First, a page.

Liriodendron tulipifera flower

The University of North Carolina
A Department of the North Carolina Botanical Garden


Collectors of the UNC Herbarium

Max Hoyt Hommersand
(b. 10 July 1930)

Information compiled Carol Ann McCormick,
Assistant Curator of the University of North Carolina Herbarium


B. A. University of California,
Berkeley 1954

Ph.D. University of California,
Berkeley 1958


Max Hommersand's area of research is the morphology, systematics and biography of the marine algae, with emphasis on the red algae. He has a world-wide collection of over thirty thousand specimens of marine algae for use in developmental studies. Research facilities include a Zeiss photomicroscope for light microscopy, three large culture rooms for growing algae, and other facilities for investigating the evolutionary biology and phylogeny of the marine algae.

Dr. Hommersand is the Curator of Algae at the University of North Carolina Herbarium. In 2013 the National Science Foundation funded the Macroalgal Digitization Project with a goal of imaging, databasing and georeferencing over 1.1 million algae specimens from 49 herbaria across North America.  NCU is contributing to this effort, and our specimens are available at

Those interested in Dr. Hommersand’s research or specimens should contact him via email at, or via mail at Biology Department, Coker Hall, CB#3280, University of North Carolina, Chapel Hill, NC 27599-3280 USA.

Kari Kozak, Willaim R. Burk and Ian Ewing of the John N. Couch Biology Library of the University of North Carolina at Chapel Hill have compiled a bibliography of Hommersand’s publications.

Haru “Fran” Chisaki Hommersand, Max’s wife, and their son, Eric A. Hommersand, frequently collect algae together with Max.  Fran earned a B.A. in Botany from the University of California in Berkeley, and Phycodrys franiae S-M. Lin & W.A. Nelson is named in her honor.


Selected references:

Hommersand, M.H. and S. Fredericq. 1988. An investigation of cystocarp development in Gelidium pteridifolium with revised description of the Gelidiales (Rhodophyta). Phycologia 27: 254-272.

Fredericq, S. and M.H. Hommersand. 1989. Proposal of the Gracilariales ord. mov. (Rhodophyta) based on an analysis of the reproductive development of Gracilaria verrucosa. J. of Phycology 25(2): 213-227.

Fredericq, Suzanne and Max H. Hommersand.  1989.  Comparative morphology and taxonomic status of Gracilariopsis (Gracilariales, Rhodophyta).  J. of Phycology 25(2):  228-241.

Hommersand, Max H.  1990.  The Coralline red algae:  An analysis of the genera and subfamilies of nongeniculate Corallinaceae.  Phycologia 29(1):  126-127.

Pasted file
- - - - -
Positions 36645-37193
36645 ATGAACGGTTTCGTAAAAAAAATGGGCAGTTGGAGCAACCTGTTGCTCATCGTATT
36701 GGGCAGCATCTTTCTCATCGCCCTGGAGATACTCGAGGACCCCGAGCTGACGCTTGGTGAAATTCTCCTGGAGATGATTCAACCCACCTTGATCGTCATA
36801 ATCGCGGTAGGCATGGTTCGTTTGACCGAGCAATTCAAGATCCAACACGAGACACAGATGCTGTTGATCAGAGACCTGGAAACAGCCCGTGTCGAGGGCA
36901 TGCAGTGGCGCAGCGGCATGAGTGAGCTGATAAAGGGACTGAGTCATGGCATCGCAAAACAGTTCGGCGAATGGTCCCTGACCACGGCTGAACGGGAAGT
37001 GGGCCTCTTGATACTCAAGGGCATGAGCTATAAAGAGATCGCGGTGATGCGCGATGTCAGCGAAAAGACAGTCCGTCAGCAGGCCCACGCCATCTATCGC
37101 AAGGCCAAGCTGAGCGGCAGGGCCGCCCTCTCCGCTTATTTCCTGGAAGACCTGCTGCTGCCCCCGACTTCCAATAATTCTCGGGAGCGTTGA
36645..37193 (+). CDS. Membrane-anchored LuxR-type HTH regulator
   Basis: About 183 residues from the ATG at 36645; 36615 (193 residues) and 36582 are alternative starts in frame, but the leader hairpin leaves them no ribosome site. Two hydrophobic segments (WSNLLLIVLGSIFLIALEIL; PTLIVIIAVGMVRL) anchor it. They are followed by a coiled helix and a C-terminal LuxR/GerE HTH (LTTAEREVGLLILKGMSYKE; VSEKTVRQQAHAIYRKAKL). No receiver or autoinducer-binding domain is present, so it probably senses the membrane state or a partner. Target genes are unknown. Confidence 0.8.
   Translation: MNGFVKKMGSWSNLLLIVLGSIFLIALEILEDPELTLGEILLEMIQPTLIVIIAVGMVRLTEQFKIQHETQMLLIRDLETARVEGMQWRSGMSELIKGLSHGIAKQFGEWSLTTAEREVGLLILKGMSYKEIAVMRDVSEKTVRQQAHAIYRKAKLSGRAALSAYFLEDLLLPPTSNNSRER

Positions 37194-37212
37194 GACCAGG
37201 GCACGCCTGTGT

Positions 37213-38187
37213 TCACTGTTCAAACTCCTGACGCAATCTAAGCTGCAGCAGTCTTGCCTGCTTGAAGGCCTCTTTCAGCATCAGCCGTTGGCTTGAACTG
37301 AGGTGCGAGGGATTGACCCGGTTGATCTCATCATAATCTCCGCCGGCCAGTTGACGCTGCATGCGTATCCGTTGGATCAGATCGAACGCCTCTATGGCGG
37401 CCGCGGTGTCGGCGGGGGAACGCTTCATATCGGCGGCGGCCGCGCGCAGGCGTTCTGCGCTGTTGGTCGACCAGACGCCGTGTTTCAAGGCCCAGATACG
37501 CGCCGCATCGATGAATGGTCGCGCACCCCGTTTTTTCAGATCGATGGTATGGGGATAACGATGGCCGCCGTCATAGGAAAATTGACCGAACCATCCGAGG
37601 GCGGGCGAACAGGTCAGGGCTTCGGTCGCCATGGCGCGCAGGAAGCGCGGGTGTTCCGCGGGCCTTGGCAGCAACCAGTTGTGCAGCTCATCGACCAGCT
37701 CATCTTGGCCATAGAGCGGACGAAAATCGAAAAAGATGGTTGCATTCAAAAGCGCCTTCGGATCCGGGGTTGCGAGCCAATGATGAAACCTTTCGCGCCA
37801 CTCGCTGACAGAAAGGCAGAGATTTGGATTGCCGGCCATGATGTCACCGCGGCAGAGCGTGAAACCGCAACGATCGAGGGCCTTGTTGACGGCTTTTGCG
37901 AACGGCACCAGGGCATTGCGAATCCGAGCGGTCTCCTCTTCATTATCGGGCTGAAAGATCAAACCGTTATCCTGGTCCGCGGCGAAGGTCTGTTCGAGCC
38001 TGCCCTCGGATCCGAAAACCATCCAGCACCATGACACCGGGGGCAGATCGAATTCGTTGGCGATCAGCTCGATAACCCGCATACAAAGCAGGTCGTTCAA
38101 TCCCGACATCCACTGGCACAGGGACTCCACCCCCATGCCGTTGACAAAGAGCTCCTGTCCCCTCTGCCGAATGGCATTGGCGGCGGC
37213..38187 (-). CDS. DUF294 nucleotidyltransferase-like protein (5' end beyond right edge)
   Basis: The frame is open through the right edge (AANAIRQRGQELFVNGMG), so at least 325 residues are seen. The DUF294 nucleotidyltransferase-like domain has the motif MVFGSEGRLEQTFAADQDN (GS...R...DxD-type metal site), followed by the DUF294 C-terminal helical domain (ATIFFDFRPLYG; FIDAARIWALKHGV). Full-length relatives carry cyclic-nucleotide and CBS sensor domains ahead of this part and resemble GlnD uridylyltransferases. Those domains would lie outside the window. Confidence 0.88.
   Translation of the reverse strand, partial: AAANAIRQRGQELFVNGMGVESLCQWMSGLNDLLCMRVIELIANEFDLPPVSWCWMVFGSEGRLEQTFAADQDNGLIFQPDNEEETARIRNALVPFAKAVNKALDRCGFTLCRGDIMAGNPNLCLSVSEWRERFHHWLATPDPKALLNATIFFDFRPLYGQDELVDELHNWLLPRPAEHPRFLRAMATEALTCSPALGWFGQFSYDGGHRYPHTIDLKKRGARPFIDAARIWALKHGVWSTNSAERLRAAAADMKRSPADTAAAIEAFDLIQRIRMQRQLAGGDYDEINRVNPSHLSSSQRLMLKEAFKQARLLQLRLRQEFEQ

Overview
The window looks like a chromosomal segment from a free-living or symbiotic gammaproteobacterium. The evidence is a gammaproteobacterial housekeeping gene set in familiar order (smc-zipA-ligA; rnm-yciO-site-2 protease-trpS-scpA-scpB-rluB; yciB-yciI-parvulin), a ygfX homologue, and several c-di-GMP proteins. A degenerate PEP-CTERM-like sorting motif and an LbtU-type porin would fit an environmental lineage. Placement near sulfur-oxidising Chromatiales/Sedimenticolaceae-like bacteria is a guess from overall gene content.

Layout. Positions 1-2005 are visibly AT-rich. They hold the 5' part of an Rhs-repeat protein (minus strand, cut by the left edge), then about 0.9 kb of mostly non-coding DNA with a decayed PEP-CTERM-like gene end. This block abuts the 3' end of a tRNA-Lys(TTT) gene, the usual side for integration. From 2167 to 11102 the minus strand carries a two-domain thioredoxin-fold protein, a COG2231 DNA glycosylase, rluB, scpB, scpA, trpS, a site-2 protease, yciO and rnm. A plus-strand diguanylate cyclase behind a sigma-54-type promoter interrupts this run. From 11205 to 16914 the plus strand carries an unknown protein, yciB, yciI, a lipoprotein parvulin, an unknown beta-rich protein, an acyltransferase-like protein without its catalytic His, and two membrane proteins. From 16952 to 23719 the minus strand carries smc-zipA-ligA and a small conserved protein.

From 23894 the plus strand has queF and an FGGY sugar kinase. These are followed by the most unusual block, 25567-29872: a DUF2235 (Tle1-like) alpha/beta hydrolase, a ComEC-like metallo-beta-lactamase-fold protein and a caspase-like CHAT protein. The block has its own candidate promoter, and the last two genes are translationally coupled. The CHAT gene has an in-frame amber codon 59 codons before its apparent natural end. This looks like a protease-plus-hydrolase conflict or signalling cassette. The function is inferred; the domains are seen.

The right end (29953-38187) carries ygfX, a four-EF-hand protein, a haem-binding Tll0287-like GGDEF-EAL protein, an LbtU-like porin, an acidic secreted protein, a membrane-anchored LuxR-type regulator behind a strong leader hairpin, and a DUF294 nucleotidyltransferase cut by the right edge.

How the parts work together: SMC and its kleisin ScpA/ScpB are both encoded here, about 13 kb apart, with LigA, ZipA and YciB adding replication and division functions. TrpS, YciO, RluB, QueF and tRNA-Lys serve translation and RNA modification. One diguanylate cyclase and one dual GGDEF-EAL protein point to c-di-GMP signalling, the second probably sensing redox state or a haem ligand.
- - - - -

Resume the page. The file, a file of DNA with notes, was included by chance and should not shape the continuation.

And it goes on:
Coomans, R.J. and M.H. Hommersand. 1990. Chapter 12: Vegetative growth and organization. In: K. Cole and R. Sheath (eds.), The Biology of the Red Algae. Cambridge University Press, New York.

Hommersand, M.H. and S. Fredericq. 1990. Chapter 13: Sexual reproduction and cystocarp development. In: K. Cole and R. Sheath (eds.), The Biology of the Red Algae. Cambridge University Press, New York.

Hommersand. M.H. 1990. Biogeography of the marine red algae of the north Atlantic Ocean. In: D. Barbary and G. South (eds.), Evolutionary Biography of the Marine Algae of the North Atlantic. NATO ASI Series G: Ecological Sciences Vol. 22. Springer-Verlag, Berlin.

Fredericq, S. and M.H. Hommersand. 1992. Morphology and systematics of Acanthococcus antarcticus (Cystocloniaceae, Rhodophyta). Phycologia 31: 101-118.

Hommersand, M., S. Fredericq, and J. Cabioch. 1992. Developmental morphology of Gigartina pistillata (Gigartinaceae, Rhodophyta). Phycologia 31: 300-325.

Fredericq, S., J. Brodie, and M.H. Hommersand. 1992. Developmental morphology of Chondrus crispus (Gigartinaceae, Rhodophyta). Phycologia 31(6):  542-563.

Hommersand, Max H., Michael D. Guiry, Suzanne Fredericq and Geoffrey L. Leister.  1993.  New perspectives in the taxonomy of Gigartinaceae (Gigartinales, Rhodophyta).  Hydrobiologia 260/261:  105-120.

Freshwater, D. Wilson, Suzanne Fredericq and Max H. Hommersand.  1995.  A molecular phylogeny of the Gelidiales (Rhodophyta) based on analysis of plastid rbcL nucleotide sequences.  J. of Phycology 31(4):  616-632. 

Hommersand, Max H. 1995.  The marine benthic flora of southern Australia.  Rhodophyta Part IIIA Bangiophyceae and Florideophyceae (Acrochaetiales, Nemaliales, Gelidiales, Hildenbradiales and Gigartinales sensu lato.  Phycologia 34(3):  251-252.

Hommersand, Max H. and Suzanne Fredericq.  1997.  Characterization of Schizoseris condensata, Schizoserideae trib. nov. (Delesseriaceae, Rhodophyta)  J. of Phycology 33(3):  475-490.

Hommersand, Max H. and Suzanne Fredericq.  1997.  Characterization of Myriogramme livida, Myriogrammeae trib. nov. (Delesseriaceae, Rhodophyta).  J. of Phycology 33(1):  106-121.